Risks of Relying on a Sole Supplier

One of the ways to improve your overall supply chain resilience? Expand your network of key suppliers. Why? If you only rely on a select group of suppliers, you’re more susceptible to a business disruption if any of them experiences a failure. The smaller your circle, the more catastrophic the outcome could be. 

To remedy this, you can strengthen and deepen those relationships, maintaining a close eye on each to detect any potential issues before they arise. Another way you can improve your resiliency is to simply widen this circle and add more suppliers into your network. 

As your group grows, you aren’t required to maintain such close relationships with each trading partner. However, shallow relationships can mean being less informed about potential supply problems. In the end, both scenarios (a small group of close-knit suppliers vs. a broad group of arm’s length suppliers) can work. Your overall procurement strategy will guide which one is right for your organization.

Whichever approach you take, it’s essential to expand past a single supplier. Putting all your eggs in one basket could set your company up for massive failure if that supplier is rendered inoperable due to a disruptive event.

Real-Life Examples of Sole-Supplier Supply Chain Disruptions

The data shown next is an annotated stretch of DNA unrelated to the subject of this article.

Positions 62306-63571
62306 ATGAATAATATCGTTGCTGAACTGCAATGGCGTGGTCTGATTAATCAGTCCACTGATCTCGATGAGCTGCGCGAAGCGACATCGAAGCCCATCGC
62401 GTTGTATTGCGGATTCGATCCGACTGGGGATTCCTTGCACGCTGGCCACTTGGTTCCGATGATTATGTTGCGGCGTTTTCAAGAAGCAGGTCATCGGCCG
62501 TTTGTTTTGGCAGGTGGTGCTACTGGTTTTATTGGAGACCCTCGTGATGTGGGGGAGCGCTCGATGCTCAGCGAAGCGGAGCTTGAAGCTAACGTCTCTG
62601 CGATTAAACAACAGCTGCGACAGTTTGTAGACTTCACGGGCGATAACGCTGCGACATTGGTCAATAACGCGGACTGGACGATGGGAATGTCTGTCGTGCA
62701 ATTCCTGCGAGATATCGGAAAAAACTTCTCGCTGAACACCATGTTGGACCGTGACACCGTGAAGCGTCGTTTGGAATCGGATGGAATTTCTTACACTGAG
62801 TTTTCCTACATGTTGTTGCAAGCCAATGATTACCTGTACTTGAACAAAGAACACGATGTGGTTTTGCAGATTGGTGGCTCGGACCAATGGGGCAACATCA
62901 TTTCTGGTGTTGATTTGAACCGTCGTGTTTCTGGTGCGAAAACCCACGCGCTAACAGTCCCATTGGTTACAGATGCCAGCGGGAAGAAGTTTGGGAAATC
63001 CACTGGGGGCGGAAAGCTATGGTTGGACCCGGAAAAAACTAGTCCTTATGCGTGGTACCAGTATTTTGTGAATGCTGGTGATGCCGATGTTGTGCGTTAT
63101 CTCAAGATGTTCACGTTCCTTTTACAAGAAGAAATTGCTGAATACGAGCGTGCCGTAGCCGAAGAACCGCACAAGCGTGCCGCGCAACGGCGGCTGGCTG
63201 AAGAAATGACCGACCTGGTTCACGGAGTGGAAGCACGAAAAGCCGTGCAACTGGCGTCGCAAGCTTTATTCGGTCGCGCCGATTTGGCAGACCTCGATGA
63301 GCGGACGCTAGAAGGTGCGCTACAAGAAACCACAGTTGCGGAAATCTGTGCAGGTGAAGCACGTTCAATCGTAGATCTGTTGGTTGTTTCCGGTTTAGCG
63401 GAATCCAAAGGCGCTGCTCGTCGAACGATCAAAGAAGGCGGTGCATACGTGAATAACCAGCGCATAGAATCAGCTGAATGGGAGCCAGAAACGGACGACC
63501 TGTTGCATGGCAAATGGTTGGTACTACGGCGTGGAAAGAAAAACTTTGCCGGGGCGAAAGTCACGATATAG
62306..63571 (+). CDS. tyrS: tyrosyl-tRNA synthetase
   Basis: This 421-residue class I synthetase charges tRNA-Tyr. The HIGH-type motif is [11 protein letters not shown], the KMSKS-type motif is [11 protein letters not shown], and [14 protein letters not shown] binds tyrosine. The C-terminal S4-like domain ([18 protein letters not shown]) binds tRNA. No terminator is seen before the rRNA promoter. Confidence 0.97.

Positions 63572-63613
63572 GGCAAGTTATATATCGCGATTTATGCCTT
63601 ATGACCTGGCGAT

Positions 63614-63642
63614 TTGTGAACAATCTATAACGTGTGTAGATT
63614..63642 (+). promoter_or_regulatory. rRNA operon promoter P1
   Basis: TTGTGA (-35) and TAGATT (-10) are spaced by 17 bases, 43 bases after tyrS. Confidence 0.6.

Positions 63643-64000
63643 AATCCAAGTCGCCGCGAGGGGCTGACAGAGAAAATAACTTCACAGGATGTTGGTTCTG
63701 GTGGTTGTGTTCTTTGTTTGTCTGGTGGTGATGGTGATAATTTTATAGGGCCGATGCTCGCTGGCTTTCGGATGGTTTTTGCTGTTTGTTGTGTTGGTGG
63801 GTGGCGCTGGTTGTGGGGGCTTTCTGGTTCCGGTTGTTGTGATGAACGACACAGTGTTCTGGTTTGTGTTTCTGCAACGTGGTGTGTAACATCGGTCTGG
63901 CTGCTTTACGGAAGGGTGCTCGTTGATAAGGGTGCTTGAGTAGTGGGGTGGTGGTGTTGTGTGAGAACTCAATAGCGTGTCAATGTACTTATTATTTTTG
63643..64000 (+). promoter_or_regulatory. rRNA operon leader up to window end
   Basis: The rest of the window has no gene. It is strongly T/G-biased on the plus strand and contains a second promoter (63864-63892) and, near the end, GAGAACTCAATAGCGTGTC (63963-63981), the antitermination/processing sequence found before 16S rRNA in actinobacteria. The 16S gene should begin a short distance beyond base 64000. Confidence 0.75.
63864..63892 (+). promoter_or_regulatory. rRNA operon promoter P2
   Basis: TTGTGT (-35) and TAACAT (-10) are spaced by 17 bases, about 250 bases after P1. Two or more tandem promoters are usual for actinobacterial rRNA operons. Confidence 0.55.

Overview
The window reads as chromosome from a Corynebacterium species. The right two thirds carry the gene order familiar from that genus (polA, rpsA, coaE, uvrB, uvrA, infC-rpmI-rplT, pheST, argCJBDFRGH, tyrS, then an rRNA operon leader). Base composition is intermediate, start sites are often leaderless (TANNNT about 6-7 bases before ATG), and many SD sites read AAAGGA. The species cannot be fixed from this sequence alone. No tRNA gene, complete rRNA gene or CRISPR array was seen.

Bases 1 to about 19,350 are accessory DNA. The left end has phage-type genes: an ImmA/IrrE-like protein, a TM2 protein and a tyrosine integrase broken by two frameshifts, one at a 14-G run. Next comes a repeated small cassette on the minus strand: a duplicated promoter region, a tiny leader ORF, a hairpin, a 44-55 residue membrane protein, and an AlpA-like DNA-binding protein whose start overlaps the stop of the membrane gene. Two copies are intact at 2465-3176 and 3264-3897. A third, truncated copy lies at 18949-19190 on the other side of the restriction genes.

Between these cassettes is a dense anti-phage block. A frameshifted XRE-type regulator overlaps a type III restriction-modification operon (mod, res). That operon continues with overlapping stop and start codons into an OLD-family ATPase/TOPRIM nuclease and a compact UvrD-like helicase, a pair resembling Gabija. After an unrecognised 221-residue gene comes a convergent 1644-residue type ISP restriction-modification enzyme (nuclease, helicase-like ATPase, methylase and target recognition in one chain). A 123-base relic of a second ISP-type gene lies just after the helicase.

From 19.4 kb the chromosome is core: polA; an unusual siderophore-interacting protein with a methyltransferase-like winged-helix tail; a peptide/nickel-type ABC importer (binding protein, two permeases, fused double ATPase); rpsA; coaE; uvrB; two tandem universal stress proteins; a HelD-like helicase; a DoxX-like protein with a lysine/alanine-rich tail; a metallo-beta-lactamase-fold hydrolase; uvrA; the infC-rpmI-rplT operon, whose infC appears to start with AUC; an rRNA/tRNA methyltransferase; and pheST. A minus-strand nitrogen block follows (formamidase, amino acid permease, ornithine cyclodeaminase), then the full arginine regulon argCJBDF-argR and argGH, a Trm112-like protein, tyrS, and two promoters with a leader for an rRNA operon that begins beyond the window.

Consider the case of Land Rover. 

The British automobile manufacturer almost went under in 2001. The sole provider of chassis frames for its “Discovery” model, UPF-Thompson, went bankrupt that year. Caught off-guard, Land Rover had to assume some of UPF-Thompson’s debt to ensure that it could still receive its necessary chassis supplies.

Fifteen years later, a similar situation happened at Airbus.

The Airbus A350 program experienced a significant setback in 2016 due to the delays and inefficiencies of the main seats and cabins supplier, Zodiac. While the plan was to make 80 Airbus deliveries by the end of the year, only 13 made it out in the first three months.

By 2017, those issues and bottlenecks had eased, but it would be two more years before Airbus was able to bring production levels back up, highlighting the high cost of supply chain disruption.